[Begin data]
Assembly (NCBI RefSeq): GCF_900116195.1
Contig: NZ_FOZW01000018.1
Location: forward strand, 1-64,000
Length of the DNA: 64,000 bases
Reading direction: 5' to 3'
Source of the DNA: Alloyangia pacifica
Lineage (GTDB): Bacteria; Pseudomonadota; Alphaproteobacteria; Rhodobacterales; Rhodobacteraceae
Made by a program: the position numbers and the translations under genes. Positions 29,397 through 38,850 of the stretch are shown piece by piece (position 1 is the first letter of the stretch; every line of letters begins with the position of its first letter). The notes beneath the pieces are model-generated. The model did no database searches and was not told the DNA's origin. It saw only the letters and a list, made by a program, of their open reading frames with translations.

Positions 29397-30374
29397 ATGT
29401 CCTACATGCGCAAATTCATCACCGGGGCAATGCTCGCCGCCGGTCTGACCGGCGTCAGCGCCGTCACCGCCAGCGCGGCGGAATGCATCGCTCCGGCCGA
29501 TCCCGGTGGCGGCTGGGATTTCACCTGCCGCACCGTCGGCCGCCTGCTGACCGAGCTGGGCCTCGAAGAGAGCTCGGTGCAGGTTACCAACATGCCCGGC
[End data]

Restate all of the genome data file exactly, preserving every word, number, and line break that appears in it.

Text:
Assembly (NCBI RefSeq): GCF_900116195.1
Contig: NZ_FOZW01000018.1
Location: forward strand, 1-64,000
Length of the DNA: 64,000 bases
Reading direction: 5' to 3'
Source of the DNA: Alloyangia pacifica
Lineage (GTDB): Bacteria; Pseudomonadota; Alphaproteobacteria; Rhodobacterales; Rhodobacteraceae
Made by a program: the position numbers and the translations under genes. Positions 29,397 through 38,850 of the stretch are shown piece by piece (position 1 is the first letter of the stretch; every line of letters begins with the position of its first letter). The notes beneath the pieces are model-generated. The model did no database searches and was not told the DNA's origin. It saw only the letters and a list, made by a program, of their open reading frames with translations.

Positions 29397-30374
29397 ATGT
29401 CCTACATGCGCAAATTCATCACCGGGGCAATGCTCGCCGCCGGTCTGACCGGCGTCAGCGCCGTCACCGCCAGCGCGGCGGAATGCATCGCTCCGGCCGA
29501 TCCCGGTGGCGGCTGGGATTTCACCTGCCGCACCGTCGGCCGCCTGCTGACCGAGCTGGGCCTCGAAGAGAGCTCGGTGCAGGTTACCAACATGCCCGGC